19th Mar2021

‘Superman: Red & Blue #1’ Review

by Dean Fuller

Written by Various | Art by Various | Published by DC Comics

I’m a pretty easy mark when it comes to Superman books. A quick check of my collection shows over 2000 books with Superman in them. Throw in Superboy and Supergirl and, well, I guess I’ve got a super-addiction. But I digress. As much as I love Superman, he’s been a well travelled property in his 83 years of being published, and coming up with new approaches, or new spins on old wheels, is getting harder and harder. Superman: Red and Blue seems to exist for just that reason, to give Superman some fresh takes, some new looks, but to retain that central core that defines him. all in just the colours red and blue, of course. I like the idea, so I hope the execution lives up to it. Let’s take a look.

Behind a gorgeous cover by Gary Frank and Brad Anderson (the variants by Lee Bermejo and Yoshitaka Amano aren’t too shabby either) we get five different stories from five different creative teams.

First up is ‘Untitled’ by John Ridley and Clayton Henry, which is a sequel of sorts to a story from World’s Finest Comics issues 192 and 193. Clark experienced some harrowing stuff in that former Soviet satellite state, stuff that he tries to exorcise on this return visit. Ridley mines some deep psychological seams here, using Clark and his former tormentor Koslov as a study in victim and perpertrator. Story, art, and the clever use of the colours make this an excellent start. ‘The Measure of Hope’, by Brandon Easton and Steve Lieber, focuses on Superman as a person that cares too much. Think how tough it is possessing powers that in theory can save everyone, but in practice can’t take you everywhere at once. It taps into that Silver Age staple, the letters that Superman is sent every month by the postal service, but with a much sadder tone. Superman can’t be everywhere at once, but he can spread hope. Lovely story, again with lovely art and subtle colouring.

‘The Boy Who Saved Superman’, written and drawn by Wes Craig, takes us back to a young, injured Superman and the help he received from a young boy. This one reminded me a little of a Jeph Loeb Tim Sale story, no bad thing, and I like the payoff that ultimately good deeds are their own reward. I enjoyed the stylised layouts too. ‘Human Colours’, by Dan Watters and Dani, really focuses on tone, and strips the use of any colour to the last three pages of the story, with great effect. In this one an imp from the Fifth Dimension (no, not that one) steals all the worlds colours before giving Superman the choice to leave the world simpler, in black and white, or more complicated in full colour. As someone said, with great power comes great responsibility, and no-one has more power than Clark. Batman’s guest spot also reminds you that Batman is almost always wrong so never listen to him. A fun story, with a serious point, plus nice art and great use of the colours.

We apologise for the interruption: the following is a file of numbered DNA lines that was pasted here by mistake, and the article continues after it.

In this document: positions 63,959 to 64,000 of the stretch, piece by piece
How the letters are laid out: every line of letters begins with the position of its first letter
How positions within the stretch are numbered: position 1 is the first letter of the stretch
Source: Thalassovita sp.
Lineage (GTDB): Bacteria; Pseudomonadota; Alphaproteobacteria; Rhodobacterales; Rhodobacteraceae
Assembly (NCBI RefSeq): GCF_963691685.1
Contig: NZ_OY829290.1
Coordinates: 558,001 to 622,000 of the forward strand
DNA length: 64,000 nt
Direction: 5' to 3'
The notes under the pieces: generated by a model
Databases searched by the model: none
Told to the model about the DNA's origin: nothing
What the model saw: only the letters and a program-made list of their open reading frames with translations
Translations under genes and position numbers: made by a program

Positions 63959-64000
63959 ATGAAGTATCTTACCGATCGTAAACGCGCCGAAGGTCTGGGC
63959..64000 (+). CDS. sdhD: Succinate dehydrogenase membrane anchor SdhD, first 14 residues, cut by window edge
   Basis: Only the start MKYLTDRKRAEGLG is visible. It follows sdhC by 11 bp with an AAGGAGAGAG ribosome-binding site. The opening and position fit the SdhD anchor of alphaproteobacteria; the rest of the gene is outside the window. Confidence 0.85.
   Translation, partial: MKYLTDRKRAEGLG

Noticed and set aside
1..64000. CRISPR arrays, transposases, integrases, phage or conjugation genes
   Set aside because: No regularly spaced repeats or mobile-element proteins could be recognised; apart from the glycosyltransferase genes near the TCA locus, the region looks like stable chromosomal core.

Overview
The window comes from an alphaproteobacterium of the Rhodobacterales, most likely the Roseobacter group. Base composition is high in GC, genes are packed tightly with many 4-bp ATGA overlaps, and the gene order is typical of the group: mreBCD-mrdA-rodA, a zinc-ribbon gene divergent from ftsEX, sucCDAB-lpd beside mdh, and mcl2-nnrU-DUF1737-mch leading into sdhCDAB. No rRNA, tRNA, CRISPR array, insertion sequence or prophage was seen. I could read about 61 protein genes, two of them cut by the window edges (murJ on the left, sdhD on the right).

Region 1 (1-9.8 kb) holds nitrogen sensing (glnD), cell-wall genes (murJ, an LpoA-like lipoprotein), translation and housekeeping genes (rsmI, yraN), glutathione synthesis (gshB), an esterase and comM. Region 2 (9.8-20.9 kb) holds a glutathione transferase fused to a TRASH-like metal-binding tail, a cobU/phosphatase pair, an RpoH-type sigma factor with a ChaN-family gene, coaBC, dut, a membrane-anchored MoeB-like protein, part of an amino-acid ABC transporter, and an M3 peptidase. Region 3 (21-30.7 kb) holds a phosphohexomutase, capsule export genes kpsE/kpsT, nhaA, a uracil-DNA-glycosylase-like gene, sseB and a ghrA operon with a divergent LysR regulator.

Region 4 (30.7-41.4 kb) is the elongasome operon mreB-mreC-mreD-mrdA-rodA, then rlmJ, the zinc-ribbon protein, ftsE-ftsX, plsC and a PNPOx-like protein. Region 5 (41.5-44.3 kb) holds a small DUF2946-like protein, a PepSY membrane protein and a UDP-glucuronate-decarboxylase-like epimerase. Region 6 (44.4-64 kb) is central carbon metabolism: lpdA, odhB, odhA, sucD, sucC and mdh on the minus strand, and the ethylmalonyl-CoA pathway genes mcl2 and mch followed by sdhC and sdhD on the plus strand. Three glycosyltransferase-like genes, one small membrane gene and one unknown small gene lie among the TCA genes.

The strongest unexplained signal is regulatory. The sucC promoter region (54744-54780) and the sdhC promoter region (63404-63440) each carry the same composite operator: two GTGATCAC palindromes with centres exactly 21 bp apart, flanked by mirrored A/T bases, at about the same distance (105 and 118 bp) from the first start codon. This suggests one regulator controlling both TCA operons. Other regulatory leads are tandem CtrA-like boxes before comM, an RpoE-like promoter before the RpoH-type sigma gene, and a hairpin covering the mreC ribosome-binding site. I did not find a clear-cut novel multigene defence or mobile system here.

Our final story is ‘The School of Hard Knock-Knock Jokes’, by Marguerite Bennett and Jill Thomson. This one takes us all the way back to Clark’s childhood, and his first day of kindergarten. Clark was just a kid too, with all the same worries and hang ups we all had. He was as human as any of the kids. The story reinforces just how much of Clark’s later empathy, sense of right and wrong, and self belief came from having the right parents in Ma and Pa Kent. It’s beautifully written and drawn, and possibly the best of a very good bunch. All the stories here emphasize that Clark may have come from an alien planet but he is as human as the rest of us, in fact more than us as he appreciates what we are more than we do. He aspires to be the best he can be to help us, when it should be us aspiring to be half as good as him. It’s a great positive message for a positive book.

Although the colours red and blue are obviously associated with Superman, I never really thought just how relevant they are. The blue is the cool intellect of Clark Kent, the red the raw power of Superman, the hero a perfect blending of the two colours.

It’s a great collection of stories, and reminds us once again just why we love the character so much. The S does stand for Hope after all.

****½  4.5/5


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